Researchers Develop Prototype Flexible Smartwatch Battery
If you are one of the tens of thousands of purchasers of wearable smartwatches, you already know that one of the biggest gripes customers have is the relatively short battery life of these devices. Well, folks, help appears to be on the way.
Teams of scientists and developers around the world are working on developing flexible solar-powered batteries which will truly help smartwatches realize their full promise. This, in turn, could bolster sales of these consumer devices (which have been less-than-stellar).
Indeed, a team of researchers and scientists from the University of Illinois, Northwest University, South Korea and China have developed a battery which they say is capable of changing its shape to fit in various devices. The components of the battery and solar cells are integrated into a silicone shell and connected by flexible copper-polymer joints. The result is a charging and storage solution that can stretch and bend by 30 percent without losing its ability to generate solar charge.
In a paper published in the journal Proceedings of the National Academy of Sciences, the researchers said that the battery cluster could be mounted to your skin and provide enough charge to power a wearable device.
One of the benefits of the design is that it is reasonably modular: At the moment, it mostly focuses on tiny batteries and solar arrays, but it would be possible to integrate processors and sensors into the design, to make the entire wearable self-powered and flexible. The silicon casing also has the benefit of being waterproof.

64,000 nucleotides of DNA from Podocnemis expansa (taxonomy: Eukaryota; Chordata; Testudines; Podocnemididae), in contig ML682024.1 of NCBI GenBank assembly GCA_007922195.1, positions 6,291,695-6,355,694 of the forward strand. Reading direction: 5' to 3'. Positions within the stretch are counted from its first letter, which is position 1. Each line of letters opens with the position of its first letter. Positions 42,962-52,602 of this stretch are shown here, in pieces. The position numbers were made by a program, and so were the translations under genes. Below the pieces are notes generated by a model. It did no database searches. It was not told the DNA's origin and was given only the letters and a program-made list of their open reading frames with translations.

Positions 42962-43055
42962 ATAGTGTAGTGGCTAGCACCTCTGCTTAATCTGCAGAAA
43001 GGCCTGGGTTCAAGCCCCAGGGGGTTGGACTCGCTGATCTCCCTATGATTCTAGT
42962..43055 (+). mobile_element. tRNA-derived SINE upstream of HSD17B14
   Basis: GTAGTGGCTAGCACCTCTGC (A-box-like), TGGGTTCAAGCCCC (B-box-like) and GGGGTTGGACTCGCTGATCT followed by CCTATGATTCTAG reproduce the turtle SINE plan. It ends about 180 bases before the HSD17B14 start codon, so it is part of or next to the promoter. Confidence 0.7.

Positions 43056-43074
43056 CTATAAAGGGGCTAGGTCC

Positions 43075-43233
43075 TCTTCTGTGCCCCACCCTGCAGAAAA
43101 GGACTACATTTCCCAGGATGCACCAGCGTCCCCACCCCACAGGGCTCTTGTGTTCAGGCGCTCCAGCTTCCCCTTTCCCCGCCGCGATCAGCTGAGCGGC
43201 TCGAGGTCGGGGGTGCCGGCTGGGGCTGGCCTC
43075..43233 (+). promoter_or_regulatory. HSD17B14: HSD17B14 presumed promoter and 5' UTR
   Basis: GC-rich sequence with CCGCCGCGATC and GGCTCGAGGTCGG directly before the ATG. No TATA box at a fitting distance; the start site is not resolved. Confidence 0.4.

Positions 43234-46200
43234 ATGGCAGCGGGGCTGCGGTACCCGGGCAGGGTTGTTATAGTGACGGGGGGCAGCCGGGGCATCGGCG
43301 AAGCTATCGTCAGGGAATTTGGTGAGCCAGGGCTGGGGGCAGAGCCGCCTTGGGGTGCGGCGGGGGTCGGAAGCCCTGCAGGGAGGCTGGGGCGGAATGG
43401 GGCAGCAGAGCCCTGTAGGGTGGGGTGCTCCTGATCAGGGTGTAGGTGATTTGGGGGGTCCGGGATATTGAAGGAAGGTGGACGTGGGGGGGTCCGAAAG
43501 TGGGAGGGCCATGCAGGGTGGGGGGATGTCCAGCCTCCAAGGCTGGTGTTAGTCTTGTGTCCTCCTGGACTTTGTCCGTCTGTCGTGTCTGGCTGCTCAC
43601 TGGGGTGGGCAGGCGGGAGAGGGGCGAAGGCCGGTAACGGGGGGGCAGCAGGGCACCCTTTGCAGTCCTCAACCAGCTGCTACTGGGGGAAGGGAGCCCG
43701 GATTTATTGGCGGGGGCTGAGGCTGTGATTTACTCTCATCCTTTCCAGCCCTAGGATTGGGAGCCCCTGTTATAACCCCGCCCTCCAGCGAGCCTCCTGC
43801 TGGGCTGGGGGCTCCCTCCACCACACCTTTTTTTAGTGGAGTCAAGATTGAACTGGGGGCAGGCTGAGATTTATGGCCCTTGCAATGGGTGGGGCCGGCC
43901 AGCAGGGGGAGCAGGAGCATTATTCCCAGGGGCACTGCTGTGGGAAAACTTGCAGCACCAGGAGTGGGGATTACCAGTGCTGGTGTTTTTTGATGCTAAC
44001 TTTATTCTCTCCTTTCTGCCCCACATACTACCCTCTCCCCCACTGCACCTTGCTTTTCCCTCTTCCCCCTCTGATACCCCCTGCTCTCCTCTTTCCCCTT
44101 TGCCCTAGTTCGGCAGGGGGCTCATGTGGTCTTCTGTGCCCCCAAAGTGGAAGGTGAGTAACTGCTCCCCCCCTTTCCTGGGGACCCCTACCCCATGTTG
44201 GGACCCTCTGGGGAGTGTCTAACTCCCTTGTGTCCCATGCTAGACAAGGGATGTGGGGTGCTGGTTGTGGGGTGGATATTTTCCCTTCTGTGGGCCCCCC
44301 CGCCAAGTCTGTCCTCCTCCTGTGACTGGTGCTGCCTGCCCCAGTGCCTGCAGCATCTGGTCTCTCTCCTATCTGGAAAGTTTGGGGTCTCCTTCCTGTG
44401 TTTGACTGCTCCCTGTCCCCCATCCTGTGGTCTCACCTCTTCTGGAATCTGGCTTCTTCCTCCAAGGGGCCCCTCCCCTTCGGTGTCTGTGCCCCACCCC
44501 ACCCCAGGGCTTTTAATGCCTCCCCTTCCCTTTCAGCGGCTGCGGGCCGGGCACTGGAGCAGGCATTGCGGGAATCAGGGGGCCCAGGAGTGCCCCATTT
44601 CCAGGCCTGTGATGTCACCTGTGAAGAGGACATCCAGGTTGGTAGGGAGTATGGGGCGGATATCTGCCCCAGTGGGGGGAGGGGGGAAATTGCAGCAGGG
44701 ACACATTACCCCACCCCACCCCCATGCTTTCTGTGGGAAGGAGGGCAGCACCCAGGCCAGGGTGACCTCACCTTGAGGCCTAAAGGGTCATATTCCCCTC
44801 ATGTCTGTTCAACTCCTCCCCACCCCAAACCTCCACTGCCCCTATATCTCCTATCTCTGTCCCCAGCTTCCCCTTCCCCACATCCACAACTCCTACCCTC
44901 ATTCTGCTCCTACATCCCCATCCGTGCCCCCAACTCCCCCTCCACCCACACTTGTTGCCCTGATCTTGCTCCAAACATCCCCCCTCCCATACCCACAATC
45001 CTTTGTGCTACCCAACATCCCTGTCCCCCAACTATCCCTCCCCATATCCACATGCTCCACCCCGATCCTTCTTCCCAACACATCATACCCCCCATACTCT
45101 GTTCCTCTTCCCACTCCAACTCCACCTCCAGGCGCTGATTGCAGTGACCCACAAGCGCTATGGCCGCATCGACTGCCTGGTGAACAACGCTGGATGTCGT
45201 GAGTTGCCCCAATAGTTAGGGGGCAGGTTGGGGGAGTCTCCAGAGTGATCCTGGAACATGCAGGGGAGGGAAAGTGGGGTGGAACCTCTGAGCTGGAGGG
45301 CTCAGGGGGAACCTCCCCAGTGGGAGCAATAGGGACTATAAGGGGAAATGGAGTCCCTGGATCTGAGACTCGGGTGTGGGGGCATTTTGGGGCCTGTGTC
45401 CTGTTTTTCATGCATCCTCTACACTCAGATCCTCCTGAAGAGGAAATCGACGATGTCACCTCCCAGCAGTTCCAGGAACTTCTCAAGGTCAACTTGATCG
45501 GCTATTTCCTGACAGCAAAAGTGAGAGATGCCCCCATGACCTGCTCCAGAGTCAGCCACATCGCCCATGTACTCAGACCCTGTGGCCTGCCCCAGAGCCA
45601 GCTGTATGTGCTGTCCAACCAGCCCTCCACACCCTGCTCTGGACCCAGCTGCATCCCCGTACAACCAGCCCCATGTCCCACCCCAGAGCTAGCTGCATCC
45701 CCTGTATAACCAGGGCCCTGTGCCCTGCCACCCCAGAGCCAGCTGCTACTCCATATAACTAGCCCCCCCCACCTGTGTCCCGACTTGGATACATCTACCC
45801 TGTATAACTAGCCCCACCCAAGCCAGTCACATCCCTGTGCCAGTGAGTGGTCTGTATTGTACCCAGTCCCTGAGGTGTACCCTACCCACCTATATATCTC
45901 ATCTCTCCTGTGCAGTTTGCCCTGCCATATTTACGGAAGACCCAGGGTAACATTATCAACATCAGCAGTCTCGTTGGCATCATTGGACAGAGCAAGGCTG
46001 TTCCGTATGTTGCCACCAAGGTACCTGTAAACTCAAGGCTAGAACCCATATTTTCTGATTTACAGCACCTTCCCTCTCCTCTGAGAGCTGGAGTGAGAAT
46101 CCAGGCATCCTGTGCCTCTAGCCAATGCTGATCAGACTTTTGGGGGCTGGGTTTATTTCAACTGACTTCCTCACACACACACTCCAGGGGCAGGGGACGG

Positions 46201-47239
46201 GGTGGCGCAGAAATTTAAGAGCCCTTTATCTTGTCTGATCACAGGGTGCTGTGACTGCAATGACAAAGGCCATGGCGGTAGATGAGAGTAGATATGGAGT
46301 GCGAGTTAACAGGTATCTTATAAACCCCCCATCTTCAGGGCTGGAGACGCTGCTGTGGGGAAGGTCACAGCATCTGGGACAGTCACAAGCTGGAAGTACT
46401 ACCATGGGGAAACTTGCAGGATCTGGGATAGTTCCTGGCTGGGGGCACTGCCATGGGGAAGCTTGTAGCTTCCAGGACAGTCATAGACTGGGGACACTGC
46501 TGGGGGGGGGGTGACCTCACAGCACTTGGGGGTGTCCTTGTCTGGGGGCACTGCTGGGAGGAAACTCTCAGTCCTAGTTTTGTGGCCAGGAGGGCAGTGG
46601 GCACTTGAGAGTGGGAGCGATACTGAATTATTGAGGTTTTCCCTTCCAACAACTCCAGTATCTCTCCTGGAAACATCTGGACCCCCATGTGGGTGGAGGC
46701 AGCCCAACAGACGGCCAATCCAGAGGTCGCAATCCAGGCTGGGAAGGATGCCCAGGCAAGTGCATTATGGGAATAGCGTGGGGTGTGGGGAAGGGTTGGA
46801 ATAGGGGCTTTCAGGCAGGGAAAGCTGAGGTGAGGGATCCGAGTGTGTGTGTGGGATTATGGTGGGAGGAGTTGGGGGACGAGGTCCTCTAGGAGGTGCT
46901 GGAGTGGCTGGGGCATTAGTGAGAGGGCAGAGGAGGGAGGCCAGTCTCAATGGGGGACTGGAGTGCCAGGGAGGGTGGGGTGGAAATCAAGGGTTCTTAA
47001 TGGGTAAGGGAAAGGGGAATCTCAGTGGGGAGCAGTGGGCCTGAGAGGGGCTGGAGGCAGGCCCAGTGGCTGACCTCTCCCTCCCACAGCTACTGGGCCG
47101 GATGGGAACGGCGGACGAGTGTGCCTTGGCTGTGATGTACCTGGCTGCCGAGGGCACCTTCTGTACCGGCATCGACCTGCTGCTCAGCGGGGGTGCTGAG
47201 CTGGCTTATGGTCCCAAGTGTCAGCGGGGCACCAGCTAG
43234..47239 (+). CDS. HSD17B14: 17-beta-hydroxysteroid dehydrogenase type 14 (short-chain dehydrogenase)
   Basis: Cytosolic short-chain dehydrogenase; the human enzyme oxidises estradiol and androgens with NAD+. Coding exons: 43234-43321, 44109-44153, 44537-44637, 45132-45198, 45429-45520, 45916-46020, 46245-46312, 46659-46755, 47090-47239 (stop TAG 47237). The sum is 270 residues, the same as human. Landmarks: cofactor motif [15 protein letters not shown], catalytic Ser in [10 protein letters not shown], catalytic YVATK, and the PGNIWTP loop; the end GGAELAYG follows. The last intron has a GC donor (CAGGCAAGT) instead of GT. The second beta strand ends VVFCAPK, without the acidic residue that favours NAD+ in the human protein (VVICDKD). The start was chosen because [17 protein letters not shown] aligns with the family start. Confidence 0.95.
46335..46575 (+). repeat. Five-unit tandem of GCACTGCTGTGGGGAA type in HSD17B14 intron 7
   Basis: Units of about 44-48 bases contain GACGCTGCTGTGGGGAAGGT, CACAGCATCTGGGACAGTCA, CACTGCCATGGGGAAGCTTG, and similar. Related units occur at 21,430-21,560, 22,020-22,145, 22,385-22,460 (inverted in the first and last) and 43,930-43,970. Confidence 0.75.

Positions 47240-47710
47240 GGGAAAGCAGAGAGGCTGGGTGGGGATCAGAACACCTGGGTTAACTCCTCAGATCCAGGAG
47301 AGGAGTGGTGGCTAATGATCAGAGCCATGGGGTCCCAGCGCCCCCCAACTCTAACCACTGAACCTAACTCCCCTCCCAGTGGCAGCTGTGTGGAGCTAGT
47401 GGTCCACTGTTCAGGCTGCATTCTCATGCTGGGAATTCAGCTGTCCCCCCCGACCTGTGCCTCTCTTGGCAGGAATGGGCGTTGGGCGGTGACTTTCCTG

And in even more portable battery news, device manufacturers of conventional lithium-air cathodes (which are typically made of rigid materials, such as ceramics encased in delicate fiberglass) say they are researching a battery that includes an electrolyte that is conducive to flexing and does not leak out.
With most flexible batteries, this problem often is compounded when oxygen reacts with lithium at the cathode to produce lithium peroxide, a solid that builds up and pushes out the electrolyte, killing the battery cell.
To solve these problems, materials scientist Xinbo Zhang and a team of engineers at the Chinese Academy of Sciences in Beijing, revamped the way they made their cells. Rather than placing their electrodes side by side, as in a car battery, they arranged them in concentric layers, like a coaxial cable.
At the core of the cable in this case is a flexible wire of bare lithium metal. But in place of the liquid electrolyte, Zhang and colleagues fashioned its electrolyte from a pliable polymer gel. Then they substituted the normally rigid cathode material with a fabric-like carbon mesh, which itself was encased with the gel and a spongy nickel foam.
Even with all of these promising battery developments, there’s a long way to go until we see the technology make it to the production lines of these devices. There’s a big difference between developments in far-flung laboratories of universities and mass-market production lines. Still the trend looks promising. Only time will tell.
Onward and Upward,
P.S. As those subscribers in the United States pause to observe the Memorial Day holiday on Monday, May 30, the editors of Tomorrow in Review wish you a happy, healthy holiday weekend. Your next issue of Tomorrow in Review will be on Wednesday, June 1. We’ll talk with you then.